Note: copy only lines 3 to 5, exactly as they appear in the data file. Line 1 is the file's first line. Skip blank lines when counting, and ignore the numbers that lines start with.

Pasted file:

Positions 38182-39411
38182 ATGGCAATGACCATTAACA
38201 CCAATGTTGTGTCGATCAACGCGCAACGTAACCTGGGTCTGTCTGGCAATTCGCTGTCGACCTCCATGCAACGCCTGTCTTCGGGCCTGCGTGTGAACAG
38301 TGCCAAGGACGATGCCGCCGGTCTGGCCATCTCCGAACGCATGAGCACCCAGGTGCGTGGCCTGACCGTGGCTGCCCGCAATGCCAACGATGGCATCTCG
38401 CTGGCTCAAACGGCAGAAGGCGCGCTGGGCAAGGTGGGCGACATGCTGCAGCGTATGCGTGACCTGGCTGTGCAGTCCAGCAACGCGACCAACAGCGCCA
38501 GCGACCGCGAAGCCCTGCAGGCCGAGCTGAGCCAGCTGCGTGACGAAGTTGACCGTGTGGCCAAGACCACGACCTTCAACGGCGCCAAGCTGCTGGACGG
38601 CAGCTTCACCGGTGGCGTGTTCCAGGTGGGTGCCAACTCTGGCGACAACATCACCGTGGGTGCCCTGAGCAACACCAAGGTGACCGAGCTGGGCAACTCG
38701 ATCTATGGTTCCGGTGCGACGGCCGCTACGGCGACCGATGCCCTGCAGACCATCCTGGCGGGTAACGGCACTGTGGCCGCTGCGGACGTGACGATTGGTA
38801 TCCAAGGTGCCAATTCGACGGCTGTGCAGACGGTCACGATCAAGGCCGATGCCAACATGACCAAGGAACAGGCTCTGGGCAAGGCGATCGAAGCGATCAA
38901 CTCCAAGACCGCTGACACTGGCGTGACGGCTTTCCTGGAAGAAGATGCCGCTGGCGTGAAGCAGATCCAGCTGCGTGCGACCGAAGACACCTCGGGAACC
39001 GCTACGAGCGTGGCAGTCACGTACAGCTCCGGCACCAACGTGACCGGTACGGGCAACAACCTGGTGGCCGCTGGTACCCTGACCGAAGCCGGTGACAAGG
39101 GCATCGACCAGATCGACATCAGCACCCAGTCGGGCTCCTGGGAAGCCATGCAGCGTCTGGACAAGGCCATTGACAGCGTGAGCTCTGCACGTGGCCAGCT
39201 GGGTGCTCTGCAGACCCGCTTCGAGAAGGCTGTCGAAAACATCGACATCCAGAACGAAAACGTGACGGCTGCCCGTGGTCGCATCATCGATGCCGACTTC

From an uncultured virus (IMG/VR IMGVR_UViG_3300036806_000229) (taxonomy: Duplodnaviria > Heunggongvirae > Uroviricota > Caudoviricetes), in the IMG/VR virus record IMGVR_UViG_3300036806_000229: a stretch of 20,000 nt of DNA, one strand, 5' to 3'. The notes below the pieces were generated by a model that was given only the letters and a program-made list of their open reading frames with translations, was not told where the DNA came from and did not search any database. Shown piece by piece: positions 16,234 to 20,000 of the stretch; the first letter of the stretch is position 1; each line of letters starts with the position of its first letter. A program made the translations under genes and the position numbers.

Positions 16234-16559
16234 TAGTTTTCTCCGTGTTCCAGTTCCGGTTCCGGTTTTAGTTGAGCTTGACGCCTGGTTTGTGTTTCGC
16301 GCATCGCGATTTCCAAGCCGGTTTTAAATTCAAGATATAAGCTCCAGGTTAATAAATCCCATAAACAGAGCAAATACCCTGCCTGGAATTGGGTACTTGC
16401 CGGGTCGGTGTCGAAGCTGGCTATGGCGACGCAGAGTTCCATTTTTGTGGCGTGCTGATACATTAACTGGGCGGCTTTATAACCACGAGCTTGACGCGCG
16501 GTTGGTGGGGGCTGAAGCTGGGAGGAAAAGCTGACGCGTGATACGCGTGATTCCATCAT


38201 CCAATGTTGTGTCGATCAACGCGCAACGTAACCTGGGTCTGTCTGGCAATTCGCTGTCGACCTCCATGCAACGCCTGTCTTCGGGCCTGCGTGTGAACAG
38301 TGCCAAGGACGATGCCGCCGGTCTGGCCATCTCCGAACGCATGAGCACCCAGGTGCGTGGCCTGACCGTGGCTGCCCGCAATGCCAACGATGGCATCTCG
38401 CTGGCTCAAACGGCAGAAGGCGCGCTGGGCAAGGTGGGCGACATGCTGCAGCGTATGCGTGACCTGGCTGTGCAGTCCAGCAACGCGACCAACAGCGCCA